Is the word "contest" needed to stop play?

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Scenario:
Player A throws disc to Player B right at the end zone line. Player B looks around and calls himself in. Opposing player calls player B out and begins counting stalls. Player B tries to explain that he thinks he's in, opposing player continues counting stalls. Player B throws an incomplete pass. Discussion then occurs and opposing player explains Player B must say "contest" in order to stop the play because opposing player believes player B will throw it once an open person is there.

My thoughts:
I know by throwing the disc away, it's a turnover already. But my question is if the opposing player should have continued counting stalls. Should play have stopped once the disagreement occurred or does player B need to "contest" their out call? And should player B even be the one to "contest" and not the opposing player "contesting" player B's in call? My understanding is if there is a disagreement on a call, play automatically stops and discussion occurs then followed by a check.

Sorry for the long post on probably a very minor issue but I wouldn't definitely appreciate some clearing up here! Thanks!

"Contest" never stops play. "Contest" isn't a special word in ultimate, it's never required.
You can contest a call using whatever language you choose.

Play doesn't stop when the O calls themselves in and the D calls themselves out (not
necessarily). Play does stop when a "dispute arises":

XIX.D) If a dispute arises on the field, play stops and is restarted with a check when the
matter is resolved.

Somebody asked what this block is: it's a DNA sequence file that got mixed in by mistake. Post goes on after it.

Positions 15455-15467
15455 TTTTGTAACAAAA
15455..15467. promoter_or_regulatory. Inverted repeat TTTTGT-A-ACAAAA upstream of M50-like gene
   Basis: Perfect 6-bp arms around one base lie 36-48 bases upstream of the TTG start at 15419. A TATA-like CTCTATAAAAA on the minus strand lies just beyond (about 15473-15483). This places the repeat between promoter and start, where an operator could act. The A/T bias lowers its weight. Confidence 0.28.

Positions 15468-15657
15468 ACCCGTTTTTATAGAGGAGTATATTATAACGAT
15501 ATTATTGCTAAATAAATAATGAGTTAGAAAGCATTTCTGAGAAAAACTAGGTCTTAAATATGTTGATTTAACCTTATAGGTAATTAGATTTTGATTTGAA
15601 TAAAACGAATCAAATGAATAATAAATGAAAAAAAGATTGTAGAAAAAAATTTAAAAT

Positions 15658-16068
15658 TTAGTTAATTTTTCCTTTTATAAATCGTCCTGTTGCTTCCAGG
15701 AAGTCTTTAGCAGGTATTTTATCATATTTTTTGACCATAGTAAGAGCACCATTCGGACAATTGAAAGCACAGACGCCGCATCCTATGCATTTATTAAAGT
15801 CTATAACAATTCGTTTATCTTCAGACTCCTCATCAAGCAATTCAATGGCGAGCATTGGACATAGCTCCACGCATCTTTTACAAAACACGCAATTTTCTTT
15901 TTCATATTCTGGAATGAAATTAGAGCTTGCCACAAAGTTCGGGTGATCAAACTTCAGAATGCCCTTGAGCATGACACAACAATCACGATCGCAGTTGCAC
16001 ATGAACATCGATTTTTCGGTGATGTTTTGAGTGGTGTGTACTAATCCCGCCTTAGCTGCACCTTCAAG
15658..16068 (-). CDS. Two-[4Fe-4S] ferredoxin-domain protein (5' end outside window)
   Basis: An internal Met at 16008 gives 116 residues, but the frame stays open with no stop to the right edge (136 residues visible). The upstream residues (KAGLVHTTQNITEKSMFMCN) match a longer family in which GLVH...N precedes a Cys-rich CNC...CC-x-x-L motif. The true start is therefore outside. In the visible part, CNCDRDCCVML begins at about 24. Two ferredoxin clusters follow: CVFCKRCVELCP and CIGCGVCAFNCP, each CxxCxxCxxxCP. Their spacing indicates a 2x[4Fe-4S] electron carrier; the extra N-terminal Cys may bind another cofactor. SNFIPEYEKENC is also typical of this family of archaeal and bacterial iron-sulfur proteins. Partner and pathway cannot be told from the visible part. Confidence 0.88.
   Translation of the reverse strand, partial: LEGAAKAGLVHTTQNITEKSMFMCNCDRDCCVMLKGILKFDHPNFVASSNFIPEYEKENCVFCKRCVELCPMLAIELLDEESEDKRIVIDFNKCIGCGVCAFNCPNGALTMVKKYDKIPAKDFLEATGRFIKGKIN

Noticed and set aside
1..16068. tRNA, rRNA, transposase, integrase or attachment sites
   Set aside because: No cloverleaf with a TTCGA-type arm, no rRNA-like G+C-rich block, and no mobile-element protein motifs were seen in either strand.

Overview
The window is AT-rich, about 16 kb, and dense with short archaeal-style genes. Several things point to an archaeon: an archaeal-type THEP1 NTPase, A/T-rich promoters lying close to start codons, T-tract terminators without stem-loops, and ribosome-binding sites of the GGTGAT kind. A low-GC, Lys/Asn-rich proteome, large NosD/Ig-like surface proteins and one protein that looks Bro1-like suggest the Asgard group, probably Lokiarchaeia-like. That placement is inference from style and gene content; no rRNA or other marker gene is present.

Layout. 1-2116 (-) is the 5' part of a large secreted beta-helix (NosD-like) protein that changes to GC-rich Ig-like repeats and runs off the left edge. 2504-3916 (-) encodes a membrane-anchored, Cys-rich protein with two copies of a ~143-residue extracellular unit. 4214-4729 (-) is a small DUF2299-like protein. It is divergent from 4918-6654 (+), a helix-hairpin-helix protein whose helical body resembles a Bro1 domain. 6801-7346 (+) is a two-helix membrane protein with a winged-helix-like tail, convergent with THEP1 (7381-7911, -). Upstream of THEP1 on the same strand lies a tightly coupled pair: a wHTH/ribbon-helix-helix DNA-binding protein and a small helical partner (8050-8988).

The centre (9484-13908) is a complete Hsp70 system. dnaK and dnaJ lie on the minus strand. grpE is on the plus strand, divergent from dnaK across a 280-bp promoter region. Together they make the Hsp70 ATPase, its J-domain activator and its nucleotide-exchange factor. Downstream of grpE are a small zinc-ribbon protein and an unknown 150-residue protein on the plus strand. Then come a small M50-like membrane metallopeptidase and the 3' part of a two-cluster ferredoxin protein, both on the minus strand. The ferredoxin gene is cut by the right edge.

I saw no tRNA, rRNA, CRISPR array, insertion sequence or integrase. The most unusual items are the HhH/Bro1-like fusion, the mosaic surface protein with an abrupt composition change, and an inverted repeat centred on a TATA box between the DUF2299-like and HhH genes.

Obviously there's some grey area there, common sense is needed. Remember a disagreement
isn't necessarily a dispute. From your description, it doesn't sound like there was a dispute. If
there was, Player B likely wouldn't have thrown. It sounded like Player B disagreed with the
call, but went along with it. That's not a dispute.

--

Also good to note, that even if Player B throws the disc away, if they were already in the end
zone, it's still a point. If it can be agreed that Player B was in, then the point stands. This
was new in the 11th Ed.

Thanks Temple.

So if Player B did not want to go along with the call, what should he have done to change the "disagreement" to a "dispute"? Put the disc down?

All the rule requires is a dispute. Whether that's saying "no, I'm in" or "hold on", "or 'I'm in on
that cone!'" (never say that BTW), or whatever. What it rules out is when the guy goes along
the call and plays on. You've got to use your common sense to determine when a dispute occurs.

And if he kept counting stalls after you repeated your assertion that you're IN, you could say "violation" to stop the play. Don't put the disc down.

And it's determined you were out (someone else may have had better perspective), the play would restart with the count at zero.

Temple, your reply leaves me with some questions.